If you're learning English, you might have come across the term "conditionals". These are sentences that express a hypothetical situation and its possible outcome. In this reference, we'll focus on the first conditional and understand how to form it, as well as find lots of great sentence examples to help practice. Let's get started!
What does the first Conditional mean?
The first conditional helps us talk about a future situation that is likely to happen, and its probable outcome if a certain condition is met. It expresses a cause-and-effect relationship between the condition and the result. The condition is usually introduced by the word "if" or "when", and the result is in the future tense.
For example: "If it rains on Sunday, I will stay at home". This sentence means that the speaker will stay at home if it rains tomorrow. If it doesn't rain, the speaker won't stay at home.
First conditional examples
More examples of first conditional sentences:
- If you study more, you will pass the exam.
- If I have time, I will call you later.
- When she gets home, she will cook dinner.
- If they don't hurry, they will miss the train.
These sentences express a possible future outcome based on a certain condition. They are used to make predictions or to talk about plans and intentions.
How to use 'if' and 'when' in the first conditional
Both "if" and "when" can be used to introduce the condition in a first conditional sentence, but they have slightly different meanings.
"If" is used when the condition is uncertain or hypothetical. It suggests that the condition might or might not happen.
For example: "If I win the lottery, I will buy a new car". This sentence means that the speaker might or might not win the lottery, but if they do, they will buy a new car.
"When" is used when the condition is certain or expected. It suggests that the condition will happen at some point in the future.
For example: "When I finish my work, I will go for a walk". This sentence means that the speaker will finish their work at some point, and then they will go for a walk.
How to form the First Conditional
The first conditional follows a simple structure:
If/when + present simple, will + base verb.
For example: "If it rains tonight, I will stay at home".
In this sentence, "rains" is the present simple form of the verb "to rain", and "will stay" is the future tense of the verb "to stay". The word "will" is used to express the future tense, and it is always followed by the base form of the verb.
Difference Between First Conditional and Other Types of Conditionals
The first conditional is different from other types of conditionals in terms of the likelihood of the condition and the result. While the first conditional talks about a future situation that is likely to happen, the second and third conditionals talk about hypothetical or imaginary situations.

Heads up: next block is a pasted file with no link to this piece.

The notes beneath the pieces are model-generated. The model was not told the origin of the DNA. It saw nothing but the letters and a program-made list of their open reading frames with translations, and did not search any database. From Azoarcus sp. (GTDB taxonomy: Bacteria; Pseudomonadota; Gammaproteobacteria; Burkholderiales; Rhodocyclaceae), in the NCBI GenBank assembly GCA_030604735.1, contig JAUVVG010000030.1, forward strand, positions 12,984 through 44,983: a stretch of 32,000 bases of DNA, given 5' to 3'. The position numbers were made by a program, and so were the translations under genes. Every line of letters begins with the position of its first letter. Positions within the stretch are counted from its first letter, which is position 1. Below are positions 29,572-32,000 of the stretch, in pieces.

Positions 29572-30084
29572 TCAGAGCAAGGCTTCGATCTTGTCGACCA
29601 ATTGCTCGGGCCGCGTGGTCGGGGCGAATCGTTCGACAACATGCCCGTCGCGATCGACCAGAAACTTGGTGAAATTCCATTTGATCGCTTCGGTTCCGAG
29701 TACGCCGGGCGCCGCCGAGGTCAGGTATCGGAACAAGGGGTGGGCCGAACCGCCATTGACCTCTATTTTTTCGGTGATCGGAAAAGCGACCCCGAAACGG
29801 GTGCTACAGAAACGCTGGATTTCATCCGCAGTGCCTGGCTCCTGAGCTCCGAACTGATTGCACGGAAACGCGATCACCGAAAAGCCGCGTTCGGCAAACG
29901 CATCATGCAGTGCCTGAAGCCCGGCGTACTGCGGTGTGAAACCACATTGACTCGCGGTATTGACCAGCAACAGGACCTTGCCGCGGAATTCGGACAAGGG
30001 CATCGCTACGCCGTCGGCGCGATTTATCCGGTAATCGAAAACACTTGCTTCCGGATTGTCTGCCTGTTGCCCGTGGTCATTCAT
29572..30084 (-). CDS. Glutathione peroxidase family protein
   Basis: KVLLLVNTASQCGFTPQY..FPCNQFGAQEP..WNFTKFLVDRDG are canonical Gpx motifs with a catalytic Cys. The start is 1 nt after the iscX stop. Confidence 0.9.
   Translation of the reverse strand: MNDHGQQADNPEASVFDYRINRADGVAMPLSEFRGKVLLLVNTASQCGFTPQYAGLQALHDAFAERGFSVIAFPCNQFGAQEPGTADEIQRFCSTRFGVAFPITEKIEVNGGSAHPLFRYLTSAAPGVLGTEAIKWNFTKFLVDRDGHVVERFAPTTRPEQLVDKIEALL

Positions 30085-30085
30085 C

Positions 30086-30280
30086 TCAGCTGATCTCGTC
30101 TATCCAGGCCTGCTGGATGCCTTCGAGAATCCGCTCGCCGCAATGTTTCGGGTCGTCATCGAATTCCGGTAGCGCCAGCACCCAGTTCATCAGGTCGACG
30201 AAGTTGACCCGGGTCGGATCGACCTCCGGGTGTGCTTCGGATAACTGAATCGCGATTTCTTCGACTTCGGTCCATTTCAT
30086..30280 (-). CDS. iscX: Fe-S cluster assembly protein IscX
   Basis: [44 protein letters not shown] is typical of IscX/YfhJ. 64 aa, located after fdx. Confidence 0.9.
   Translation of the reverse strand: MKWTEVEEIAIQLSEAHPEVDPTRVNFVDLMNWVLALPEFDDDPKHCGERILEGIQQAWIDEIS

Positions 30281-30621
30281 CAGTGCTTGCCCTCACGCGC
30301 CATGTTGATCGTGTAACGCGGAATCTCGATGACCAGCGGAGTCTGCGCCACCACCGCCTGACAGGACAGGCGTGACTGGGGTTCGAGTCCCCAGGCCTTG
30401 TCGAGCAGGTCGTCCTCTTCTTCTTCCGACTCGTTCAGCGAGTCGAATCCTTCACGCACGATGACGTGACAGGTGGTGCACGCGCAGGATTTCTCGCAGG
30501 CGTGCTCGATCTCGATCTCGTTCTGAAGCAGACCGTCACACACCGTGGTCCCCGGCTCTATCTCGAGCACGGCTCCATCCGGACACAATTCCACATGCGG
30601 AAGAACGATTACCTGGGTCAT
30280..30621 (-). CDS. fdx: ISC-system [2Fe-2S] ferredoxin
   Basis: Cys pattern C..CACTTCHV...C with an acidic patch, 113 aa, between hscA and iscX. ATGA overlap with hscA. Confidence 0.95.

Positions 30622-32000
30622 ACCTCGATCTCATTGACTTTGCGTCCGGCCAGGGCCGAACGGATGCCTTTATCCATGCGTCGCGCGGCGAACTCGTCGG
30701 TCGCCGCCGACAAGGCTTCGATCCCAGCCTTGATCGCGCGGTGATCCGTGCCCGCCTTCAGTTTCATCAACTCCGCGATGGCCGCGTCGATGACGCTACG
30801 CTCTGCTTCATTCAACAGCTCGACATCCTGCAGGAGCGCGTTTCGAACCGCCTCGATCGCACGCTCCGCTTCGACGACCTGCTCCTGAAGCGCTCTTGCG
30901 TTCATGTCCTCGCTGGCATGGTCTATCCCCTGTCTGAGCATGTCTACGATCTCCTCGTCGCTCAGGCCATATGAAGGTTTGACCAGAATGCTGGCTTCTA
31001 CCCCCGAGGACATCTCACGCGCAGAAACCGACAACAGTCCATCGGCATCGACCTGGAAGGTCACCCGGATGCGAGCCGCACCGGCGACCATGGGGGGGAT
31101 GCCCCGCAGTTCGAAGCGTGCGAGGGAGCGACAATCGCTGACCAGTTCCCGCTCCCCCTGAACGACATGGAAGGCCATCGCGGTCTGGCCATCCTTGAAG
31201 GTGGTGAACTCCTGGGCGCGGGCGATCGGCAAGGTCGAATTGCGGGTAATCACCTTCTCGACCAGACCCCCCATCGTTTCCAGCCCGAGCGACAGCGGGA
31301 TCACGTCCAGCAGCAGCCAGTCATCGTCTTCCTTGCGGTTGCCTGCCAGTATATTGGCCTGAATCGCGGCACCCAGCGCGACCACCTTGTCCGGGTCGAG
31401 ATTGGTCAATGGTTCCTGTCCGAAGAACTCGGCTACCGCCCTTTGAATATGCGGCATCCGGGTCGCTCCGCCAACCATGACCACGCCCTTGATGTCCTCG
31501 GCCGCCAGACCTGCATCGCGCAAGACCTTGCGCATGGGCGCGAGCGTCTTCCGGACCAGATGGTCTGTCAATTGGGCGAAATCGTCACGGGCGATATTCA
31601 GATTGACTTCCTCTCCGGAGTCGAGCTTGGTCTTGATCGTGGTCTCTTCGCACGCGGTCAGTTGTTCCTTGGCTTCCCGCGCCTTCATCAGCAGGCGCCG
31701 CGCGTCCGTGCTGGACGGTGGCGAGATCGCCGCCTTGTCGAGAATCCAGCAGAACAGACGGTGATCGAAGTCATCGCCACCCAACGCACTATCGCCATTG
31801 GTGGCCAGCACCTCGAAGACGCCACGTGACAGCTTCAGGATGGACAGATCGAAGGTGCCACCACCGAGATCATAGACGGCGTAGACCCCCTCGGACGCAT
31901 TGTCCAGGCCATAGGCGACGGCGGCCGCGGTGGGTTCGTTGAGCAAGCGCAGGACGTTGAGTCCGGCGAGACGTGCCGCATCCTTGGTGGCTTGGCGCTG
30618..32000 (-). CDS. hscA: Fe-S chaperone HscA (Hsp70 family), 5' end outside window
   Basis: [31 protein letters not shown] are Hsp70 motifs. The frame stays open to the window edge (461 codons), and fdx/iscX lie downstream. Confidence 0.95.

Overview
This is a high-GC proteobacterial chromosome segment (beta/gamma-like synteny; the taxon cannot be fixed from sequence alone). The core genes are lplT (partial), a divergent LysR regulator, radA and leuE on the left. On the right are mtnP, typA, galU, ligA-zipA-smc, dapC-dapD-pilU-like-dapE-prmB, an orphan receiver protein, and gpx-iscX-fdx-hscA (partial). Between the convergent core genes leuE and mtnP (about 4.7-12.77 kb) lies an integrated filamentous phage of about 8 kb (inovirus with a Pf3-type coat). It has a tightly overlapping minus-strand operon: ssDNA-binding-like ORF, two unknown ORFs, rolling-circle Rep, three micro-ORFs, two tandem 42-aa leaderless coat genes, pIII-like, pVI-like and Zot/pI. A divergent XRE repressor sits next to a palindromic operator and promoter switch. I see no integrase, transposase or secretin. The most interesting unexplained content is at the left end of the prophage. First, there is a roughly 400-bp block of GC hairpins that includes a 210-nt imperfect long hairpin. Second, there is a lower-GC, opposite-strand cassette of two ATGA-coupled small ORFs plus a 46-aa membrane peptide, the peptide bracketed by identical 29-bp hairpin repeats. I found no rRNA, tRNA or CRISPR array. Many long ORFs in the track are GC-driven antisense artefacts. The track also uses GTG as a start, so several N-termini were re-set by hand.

The zero conditional helps us talk about facts. It helps make scientific statements, relay simple truths, and so on. For example, "If you heat up water, it boils" This sentences conveys a scientific fact.
The second conditional is used to talk about a hypothetical situation in the present or future and its possible outcome. It expresses an unlikely or impossible condition.
For example: "If I had a million dollars, I would travel around the world." This sentence means that the speaker doesn't have a million dollars, and it is unlikely that they will have it in the future. Therefore, the condition is hypothetical.
The third conditional helps us talk about a hypothetical situation in the past and its possible outcome. It expresses a regret or a missed opportunity.
For example: "If I had studied more this month, I would have passed the exam". This sentence means that the speaker didn't study hard enough, and as a result, they didn't pass the exam. The condition is hypothetical because it refers to a past situation that cannot be changed.
First conditional rules
There are some rules to keep in mind when using the first conditional:
- The condition must be in the present simple tense.
- The result must be in the future tense with "will".
- Don't use "will" in the condition.
- Don't use "if" in the result.
For example: "If it rains tonight, I will stay at home". This sentence follows the first conditional rules because "rains" is in the present simple tense, and "will stay" is in the future tense with "will".
Common mistakes to avoid when using the first conditional:
- Using "would" instead of "will" in the result.
- Using "will" in the condition.
- Using "if" in the result.
- Mixing up "if" and "when".
For example: "If it rains tomorrow, I would stay at home". This sentence is incorrect because "would" is used instead of "will" in the result.
The 1 conditional is a useful tool for expressing a probable outcome based on a certain condition. It is a simple structure that follows specific rules to avoid confusion. By mastering the first conditional, you can make predictions, express intentions, and talk about plans with confidence.
Good luck on your learning journey and make sure to check out more handy references below!